One of the greatest challenges new historical scholarship faces is that of accessibility. The old joke is that historians too often write only for other historians, using opaque prose that alienates non-specialized readers. There is more than a grain of truth to these observations, which is why this new volume from Brigham Young University's Religious Studies Center and Deseret Book is so welcome.
The recent volume of the Joseph Smith Papers Project documenting the proceedings of the early Mormon Church's "Council of Fifty" is a remarkable scholarly achievement. This volume, with its rich and careful deconstruction of the Council's records, will serve scholars of Mormonism for years. The secrecy in which the Council originally convened, along with the Church's restriction of the record for years afterward, make the volume especially rewarding for those seeking to understand the Church's final and tumultuous years in Nauvoo, the desperate plans for finding refuge outside of the United States, and the Prophet Joseph Smith's audacious political philosophies and ambitions prior to his assassination.
However, for non-specialists who have an interest in the Council of Fifty's impact upon the developing Church, the Joseph Smith Papers volume presents significant obstacles. At over 700 pages in length, few average readers have the time to dedicate to its study. Furthermore, the historical context of the Council's minutes is bogglingly complex, involving hundreds of characters, referring to thousands of other documents, and taking part in the larger social, religious, and political turmoil that engulfed the nation. For readers unfamiliar with these elements, the insights and benefits of the Joseph Smith Papers volume on the Council of Fifty falter under the burdens of its own strengths.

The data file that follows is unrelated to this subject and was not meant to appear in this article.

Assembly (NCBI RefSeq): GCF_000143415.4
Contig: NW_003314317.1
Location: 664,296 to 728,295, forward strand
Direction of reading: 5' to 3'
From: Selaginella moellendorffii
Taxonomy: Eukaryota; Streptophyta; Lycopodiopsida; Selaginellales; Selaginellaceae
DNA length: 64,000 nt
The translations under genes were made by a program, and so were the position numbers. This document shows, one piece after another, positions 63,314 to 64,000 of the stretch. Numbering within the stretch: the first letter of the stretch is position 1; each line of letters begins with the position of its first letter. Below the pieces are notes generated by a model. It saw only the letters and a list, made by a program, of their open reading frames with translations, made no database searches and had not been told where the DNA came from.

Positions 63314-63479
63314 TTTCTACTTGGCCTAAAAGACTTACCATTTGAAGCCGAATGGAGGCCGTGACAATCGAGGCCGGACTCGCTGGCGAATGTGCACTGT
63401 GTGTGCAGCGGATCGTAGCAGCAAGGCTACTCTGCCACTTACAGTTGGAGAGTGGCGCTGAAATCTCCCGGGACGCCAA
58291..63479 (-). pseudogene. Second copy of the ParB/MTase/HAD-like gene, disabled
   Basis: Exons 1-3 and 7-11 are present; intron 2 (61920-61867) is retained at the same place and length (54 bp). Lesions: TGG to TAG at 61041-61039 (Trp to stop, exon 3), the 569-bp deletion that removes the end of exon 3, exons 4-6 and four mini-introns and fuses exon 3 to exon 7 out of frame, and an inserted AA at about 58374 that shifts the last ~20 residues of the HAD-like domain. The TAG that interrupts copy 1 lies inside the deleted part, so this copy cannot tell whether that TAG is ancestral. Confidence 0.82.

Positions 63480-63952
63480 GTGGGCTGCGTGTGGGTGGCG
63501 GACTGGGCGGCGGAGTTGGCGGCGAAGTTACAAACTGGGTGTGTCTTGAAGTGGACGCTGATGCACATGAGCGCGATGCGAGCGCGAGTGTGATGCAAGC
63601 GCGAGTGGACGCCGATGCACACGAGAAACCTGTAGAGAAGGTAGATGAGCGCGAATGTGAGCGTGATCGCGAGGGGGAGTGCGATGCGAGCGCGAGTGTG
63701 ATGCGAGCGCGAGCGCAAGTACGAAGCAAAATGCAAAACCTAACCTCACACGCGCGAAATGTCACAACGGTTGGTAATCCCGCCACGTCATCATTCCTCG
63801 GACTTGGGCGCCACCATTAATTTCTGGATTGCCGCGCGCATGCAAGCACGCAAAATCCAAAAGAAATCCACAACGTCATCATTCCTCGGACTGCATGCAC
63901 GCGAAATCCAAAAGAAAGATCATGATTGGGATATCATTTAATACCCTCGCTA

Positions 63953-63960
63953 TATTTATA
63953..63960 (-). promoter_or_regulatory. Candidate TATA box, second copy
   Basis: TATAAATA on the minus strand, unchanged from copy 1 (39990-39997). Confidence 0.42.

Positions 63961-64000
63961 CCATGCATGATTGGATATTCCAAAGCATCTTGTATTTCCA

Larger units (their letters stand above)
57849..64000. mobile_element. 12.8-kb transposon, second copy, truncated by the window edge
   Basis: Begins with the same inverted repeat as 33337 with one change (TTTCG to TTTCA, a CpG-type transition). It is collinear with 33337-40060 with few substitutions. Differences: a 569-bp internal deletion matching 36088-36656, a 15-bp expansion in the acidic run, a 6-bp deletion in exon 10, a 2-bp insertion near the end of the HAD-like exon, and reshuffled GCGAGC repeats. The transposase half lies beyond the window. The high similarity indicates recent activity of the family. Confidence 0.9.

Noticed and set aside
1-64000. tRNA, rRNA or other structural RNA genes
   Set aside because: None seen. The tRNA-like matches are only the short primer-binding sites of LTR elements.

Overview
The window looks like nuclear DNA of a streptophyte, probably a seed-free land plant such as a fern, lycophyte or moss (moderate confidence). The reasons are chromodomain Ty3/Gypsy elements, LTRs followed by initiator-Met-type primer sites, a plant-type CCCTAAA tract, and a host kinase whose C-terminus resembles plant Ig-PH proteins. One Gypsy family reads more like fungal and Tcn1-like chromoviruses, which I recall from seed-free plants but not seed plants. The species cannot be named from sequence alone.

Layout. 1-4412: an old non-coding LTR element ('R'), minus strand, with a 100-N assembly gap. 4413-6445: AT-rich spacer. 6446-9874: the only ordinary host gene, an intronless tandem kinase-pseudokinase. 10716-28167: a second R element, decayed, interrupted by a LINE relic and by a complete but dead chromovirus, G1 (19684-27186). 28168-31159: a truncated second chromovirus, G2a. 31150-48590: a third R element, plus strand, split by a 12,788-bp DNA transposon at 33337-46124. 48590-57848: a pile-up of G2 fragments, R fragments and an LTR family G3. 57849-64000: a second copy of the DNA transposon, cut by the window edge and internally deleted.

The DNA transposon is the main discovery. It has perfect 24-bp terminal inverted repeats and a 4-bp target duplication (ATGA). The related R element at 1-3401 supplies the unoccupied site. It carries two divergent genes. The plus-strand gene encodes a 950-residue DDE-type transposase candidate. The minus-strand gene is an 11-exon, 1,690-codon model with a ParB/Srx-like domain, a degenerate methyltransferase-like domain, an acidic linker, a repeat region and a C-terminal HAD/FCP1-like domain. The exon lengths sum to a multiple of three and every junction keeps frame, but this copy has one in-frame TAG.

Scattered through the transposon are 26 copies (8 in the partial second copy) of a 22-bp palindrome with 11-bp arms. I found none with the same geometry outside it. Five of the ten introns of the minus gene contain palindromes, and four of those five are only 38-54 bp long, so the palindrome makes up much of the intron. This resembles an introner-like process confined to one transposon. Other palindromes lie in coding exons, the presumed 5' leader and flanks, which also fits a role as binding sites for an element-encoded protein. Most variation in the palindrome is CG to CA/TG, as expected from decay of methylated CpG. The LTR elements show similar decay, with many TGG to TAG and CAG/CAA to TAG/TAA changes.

For this reason, editors Matthew J. Grow and R. Eric Smith have compiled a series of essays from some impressive Mormon Studies scholars into an anthology The Council of Fifty: What the Records Reveal about Mormon History. The essays in The Council of Fifty provide clear and concise highlights of some of the most important themes addressed by the Council and how these themes affected the later trajectory of the Mormon Church. Readers will quickly learn of Joseph Smith's musings on establishing a "theodemocracy" as a means of remedying the failures of the nation's state and federal governments to provide the Saints with redress. Other topics include the Church's engagement and philosophy concerning American Indians, the role of revelation in guiding civil life, the evolution of Mormon record keeping, Mormon constitutionalism, the shifting Mormon perspective on being a "chosen people," and more.
These essays are more than just informative; they are also riveting. To cite two examples, Spencer W. McBride and Patrick Q. Mason's contributions highlight the conflicts the Council faced as they simultaneously laid claim to American liberties yet expressed a desperate, and sometimes painful, rage as they navigated the frustrations of court proceedings, rejected petitions, and broken promises of a government which had turned its back on them. At the same moment, while Joseph Smith enlisted the Council in his moonshot of a presidential campaign for "the privilege of enjoying our religious and civil rights as American citizens," members of that same body derided the American government insisting that "the boasted freedom of these U. States is gone, gone to hell." McBride and Mason carefully guide the reader through these conflicting positions and provide much food for thought for all readers, but perhaps especially to those who have assumed that the nationalist strains within American Mormonism are inherent and inviolable. In today's political disharmony, such reflections are certainly worthwhile.